Monday, March 28, 2016
Now I have, and by spending money to see Batman v Superman: Dawn of Justice, I have contributed to the stink I believe is going to emanate from cinemas across the land every time one of these deposits is made within it. My apologies.
Ben Affleck's Bruce Wayne finds himself in Metropolis when Zod's final battle starts wrecking it. He's appalled at the level of destruction this so-called "hero" Superman (Henry Cavill) creates in "saving" the world, but unlike many people, he doesn't see himself as helpless in the face of this power. After all, he's Batman. He dedicates his energies towards finding a way to eliminate the threat -- by eliminating Superman. Also seeking a way to eliminate Superman is Lex Luthor (Jesse Eisenberg), who's got his hands in a number of other illegal ventures that are drawing attention from Batman as well. Batman's quest to protect the planet from danger puts him in the path of mysterious visions of other beings with superhuman powers, and also involves a mysterious woman named Diana Prince (Gal Gadot).
There are some nice bits in Dawn of Justice. Despite the derision of his casting and his earlier lousy turn as Daredevil, Affleck makes a good Batman. He conveys the obsessive intensity you'd expect in a man who wears a demonic-looking suit and fights criminals. Gal Gadot's turn as Wonder Woman is impressive and far too short, but it offers some hope for her scheduled 2017 movie. Especially since Snyder has no role in it. There is a neat turn of the story based on an often-overlooked something that both Bruce Wayne and Clark Kent share.
But almost everything else is awful. The story staggers between its developments without much of a sense of real movement -- there may be some flow to Batman's determination to take Superman out as a threat, but not for most of the other plot points. The need to use Dawn of Justice to set up a Superman sequel and the Justice League movie means that its seeds have to be shoehorned into this storyline and make it even murkier than the rainy, grimy fight scenes.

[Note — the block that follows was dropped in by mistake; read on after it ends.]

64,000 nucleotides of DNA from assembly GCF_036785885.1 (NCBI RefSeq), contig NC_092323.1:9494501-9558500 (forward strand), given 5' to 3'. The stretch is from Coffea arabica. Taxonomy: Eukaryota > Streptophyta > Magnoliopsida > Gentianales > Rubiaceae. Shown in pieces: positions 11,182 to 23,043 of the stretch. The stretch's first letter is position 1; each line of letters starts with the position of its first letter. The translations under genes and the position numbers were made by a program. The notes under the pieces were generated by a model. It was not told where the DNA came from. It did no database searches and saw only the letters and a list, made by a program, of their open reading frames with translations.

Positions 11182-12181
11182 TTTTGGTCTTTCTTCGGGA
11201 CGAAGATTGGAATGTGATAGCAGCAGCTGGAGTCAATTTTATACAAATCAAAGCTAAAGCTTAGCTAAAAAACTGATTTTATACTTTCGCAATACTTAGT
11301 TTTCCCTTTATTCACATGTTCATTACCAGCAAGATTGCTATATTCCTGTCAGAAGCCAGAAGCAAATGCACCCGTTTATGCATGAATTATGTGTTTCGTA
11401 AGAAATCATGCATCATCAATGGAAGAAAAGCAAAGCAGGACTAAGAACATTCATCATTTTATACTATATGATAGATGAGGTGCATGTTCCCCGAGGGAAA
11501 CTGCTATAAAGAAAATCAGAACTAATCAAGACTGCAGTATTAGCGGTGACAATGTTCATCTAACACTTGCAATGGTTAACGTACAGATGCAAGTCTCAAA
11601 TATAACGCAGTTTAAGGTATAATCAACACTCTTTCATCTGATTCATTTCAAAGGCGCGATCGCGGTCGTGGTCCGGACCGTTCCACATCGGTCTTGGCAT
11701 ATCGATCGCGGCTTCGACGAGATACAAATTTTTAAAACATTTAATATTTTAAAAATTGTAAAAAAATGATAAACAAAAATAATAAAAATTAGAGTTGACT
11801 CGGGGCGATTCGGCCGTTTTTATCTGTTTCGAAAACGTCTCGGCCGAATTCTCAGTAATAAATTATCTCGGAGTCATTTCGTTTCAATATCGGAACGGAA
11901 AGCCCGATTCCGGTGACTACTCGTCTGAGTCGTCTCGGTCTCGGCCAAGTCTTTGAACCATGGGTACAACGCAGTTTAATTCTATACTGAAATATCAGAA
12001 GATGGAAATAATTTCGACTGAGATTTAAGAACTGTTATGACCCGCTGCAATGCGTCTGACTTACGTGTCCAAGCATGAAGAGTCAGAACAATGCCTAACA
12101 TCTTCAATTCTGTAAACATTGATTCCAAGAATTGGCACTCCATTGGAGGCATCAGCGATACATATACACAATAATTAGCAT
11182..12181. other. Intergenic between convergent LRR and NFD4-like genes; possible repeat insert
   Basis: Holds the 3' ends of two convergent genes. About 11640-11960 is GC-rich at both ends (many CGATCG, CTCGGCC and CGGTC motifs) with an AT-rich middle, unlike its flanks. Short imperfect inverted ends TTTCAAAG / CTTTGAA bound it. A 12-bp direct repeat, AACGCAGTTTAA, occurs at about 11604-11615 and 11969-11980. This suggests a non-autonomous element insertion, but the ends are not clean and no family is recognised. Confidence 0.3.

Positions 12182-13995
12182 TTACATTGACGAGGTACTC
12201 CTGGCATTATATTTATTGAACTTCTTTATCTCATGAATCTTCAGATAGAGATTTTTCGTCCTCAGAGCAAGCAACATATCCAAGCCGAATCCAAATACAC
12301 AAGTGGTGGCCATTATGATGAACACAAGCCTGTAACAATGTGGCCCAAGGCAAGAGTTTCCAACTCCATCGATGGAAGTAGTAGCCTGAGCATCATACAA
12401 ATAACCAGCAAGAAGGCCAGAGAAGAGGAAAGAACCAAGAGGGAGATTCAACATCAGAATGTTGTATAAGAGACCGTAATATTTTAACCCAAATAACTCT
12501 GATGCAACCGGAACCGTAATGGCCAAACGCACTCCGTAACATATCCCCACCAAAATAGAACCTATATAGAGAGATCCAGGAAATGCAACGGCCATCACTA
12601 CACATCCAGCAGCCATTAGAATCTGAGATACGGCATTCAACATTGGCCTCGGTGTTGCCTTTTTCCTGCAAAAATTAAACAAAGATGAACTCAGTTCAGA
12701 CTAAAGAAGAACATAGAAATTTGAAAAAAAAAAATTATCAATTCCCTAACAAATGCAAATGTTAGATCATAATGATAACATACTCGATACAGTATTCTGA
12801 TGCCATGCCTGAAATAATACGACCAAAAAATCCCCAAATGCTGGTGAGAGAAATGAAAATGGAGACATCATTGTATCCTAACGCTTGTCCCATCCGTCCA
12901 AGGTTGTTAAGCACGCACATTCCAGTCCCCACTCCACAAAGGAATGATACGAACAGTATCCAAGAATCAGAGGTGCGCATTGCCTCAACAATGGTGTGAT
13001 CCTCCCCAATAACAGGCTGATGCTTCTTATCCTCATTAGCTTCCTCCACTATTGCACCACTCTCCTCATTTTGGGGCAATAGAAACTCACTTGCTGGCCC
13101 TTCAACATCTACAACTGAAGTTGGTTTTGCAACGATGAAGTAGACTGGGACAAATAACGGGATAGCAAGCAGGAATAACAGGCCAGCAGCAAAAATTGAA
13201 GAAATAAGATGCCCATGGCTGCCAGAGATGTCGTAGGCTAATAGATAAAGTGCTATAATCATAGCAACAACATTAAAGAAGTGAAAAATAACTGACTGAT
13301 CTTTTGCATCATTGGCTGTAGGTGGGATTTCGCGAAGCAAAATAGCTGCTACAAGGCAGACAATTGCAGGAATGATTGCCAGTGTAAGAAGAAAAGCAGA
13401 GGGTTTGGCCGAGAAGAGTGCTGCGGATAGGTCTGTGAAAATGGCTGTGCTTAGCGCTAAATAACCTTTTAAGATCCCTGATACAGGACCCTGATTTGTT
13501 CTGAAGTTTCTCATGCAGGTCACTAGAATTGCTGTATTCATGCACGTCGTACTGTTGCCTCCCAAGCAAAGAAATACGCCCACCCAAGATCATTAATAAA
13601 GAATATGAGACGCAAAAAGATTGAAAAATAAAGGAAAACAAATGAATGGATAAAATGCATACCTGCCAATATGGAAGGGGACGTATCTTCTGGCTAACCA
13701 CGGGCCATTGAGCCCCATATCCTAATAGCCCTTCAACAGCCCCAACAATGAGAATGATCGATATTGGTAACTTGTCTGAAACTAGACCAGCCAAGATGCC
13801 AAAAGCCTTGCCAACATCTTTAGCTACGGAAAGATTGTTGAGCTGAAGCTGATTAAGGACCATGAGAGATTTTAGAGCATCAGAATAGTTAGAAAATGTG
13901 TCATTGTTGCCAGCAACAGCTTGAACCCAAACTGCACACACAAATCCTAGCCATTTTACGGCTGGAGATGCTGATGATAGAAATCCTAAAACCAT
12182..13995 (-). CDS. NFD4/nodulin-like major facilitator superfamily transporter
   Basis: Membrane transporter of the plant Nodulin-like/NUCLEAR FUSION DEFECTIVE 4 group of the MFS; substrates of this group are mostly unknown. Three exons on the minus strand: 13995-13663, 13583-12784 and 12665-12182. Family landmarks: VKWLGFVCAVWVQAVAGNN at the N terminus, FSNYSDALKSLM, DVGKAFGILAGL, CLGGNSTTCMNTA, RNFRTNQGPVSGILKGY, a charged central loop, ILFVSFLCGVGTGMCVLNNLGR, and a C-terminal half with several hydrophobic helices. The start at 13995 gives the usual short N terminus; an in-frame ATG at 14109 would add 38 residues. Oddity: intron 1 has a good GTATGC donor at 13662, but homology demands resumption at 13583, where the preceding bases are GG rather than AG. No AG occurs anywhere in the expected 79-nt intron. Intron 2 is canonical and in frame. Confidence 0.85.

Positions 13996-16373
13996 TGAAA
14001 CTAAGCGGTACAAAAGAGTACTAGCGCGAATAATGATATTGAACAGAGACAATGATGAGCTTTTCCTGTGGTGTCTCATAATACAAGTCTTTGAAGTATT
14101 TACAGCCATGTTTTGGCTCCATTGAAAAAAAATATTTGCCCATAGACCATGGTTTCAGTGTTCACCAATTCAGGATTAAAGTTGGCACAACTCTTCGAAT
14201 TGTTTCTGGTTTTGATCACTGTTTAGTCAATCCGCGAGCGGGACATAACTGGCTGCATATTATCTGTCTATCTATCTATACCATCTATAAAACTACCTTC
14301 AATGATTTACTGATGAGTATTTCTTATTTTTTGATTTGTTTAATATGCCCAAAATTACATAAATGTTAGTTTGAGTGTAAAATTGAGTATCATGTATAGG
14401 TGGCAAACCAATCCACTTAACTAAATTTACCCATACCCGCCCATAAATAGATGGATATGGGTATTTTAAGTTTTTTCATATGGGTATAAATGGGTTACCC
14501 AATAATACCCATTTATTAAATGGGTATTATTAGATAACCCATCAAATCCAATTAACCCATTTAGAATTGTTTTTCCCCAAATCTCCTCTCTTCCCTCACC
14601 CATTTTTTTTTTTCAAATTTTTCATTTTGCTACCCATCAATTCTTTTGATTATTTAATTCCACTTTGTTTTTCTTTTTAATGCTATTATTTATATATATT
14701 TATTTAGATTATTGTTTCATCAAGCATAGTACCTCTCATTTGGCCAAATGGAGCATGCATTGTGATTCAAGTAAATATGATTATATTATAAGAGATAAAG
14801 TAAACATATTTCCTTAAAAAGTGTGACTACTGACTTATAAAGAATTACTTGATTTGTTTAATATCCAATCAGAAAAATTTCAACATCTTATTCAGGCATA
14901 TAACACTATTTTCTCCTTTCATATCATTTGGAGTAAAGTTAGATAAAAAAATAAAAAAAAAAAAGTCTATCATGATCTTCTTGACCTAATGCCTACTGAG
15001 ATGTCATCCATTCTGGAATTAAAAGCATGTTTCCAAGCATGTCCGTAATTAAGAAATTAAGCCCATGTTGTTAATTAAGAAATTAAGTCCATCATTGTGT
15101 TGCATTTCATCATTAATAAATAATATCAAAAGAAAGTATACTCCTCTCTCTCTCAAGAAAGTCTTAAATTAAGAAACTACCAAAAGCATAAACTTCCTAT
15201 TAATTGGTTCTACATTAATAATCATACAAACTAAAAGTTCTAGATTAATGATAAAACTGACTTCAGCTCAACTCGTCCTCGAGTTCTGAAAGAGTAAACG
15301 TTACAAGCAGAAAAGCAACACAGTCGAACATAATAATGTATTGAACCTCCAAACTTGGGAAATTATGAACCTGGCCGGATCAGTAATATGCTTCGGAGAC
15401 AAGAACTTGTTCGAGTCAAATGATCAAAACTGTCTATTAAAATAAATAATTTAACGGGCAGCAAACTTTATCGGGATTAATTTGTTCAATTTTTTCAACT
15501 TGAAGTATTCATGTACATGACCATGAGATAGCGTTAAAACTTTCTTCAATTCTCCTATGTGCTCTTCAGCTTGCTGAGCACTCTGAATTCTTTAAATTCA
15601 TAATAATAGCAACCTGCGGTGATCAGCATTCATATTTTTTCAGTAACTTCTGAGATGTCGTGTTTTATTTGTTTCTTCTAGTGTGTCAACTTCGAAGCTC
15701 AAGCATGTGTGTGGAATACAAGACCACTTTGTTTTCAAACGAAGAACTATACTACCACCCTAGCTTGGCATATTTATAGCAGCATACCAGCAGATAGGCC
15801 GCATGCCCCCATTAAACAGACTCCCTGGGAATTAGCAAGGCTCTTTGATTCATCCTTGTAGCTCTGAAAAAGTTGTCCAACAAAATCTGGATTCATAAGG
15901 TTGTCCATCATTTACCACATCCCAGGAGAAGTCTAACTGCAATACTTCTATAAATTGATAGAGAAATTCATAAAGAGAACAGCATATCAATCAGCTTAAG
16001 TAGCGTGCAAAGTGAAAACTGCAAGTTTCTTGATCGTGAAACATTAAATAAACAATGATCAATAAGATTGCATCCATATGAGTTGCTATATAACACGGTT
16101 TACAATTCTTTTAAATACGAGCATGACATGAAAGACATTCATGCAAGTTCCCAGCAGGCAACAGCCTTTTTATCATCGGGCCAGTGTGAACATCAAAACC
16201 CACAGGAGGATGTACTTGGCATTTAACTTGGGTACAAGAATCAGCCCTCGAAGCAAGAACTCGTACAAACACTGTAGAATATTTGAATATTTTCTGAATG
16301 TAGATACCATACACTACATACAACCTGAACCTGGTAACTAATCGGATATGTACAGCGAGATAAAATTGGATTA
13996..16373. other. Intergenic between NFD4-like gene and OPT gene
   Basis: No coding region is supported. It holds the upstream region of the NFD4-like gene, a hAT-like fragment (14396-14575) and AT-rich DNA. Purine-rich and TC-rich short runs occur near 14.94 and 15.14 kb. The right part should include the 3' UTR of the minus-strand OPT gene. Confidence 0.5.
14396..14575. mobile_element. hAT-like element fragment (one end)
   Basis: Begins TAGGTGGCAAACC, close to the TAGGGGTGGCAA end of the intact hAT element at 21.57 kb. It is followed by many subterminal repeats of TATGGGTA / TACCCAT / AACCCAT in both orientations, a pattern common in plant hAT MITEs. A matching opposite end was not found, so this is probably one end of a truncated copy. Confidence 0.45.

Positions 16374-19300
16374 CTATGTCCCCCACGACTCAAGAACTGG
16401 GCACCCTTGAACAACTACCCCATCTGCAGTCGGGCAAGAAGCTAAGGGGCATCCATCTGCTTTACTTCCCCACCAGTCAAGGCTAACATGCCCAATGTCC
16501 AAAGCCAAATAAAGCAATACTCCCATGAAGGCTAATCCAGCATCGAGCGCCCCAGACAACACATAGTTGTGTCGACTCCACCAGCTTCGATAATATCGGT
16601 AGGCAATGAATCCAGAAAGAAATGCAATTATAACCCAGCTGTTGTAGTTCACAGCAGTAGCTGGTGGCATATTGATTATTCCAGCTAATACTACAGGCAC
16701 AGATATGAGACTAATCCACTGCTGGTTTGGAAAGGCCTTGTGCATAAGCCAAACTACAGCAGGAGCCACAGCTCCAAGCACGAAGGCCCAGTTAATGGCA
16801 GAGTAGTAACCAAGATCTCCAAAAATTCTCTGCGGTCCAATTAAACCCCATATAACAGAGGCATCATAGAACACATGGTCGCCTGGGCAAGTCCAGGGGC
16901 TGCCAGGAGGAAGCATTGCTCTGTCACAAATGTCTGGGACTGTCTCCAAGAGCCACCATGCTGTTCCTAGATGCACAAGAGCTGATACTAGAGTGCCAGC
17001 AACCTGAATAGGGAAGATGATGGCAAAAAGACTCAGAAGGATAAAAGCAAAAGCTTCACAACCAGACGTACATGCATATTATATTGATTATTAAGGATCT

There is no real conflict in this movie -- we know who's good and who's bad before we start -- and neither is there any joy in watching any of it unfold. It's like listening to "Twist and Shout" played by a band getting $50 for a night's work in a bar next to an interstate motel three hours from any town. No matter how much you like "Twist and Shout," you'd probably cough up $50 for them to skip it. But since the world collectively hit the Warner Bros. tip jar to the tune of $424 million for this version of the Dark Knight and the Man of Steel, we're probably going to get more of the same for encores.
PS: Every movie review, whether by a guy rambling on a blog or someone paid to be a "film critic," amounts to an opinion on what the writer thinks worked or didn't work. Which doesn't leave out that a lot of it can get influenced by non-critique-oriented responses as well. I had one, but I left it to the end so as to offer reasons why I thought Dawn of Justice didn't work, rather than just my reactions. But here goes. I loathed every...single...second of Jesse Eisenberg's version of Lex Luthor. If someone hired the woman who "restored" the Elias Garcia Martinez fresco in Borja, Spain to revise every single frame he's in, that would be a heroic act.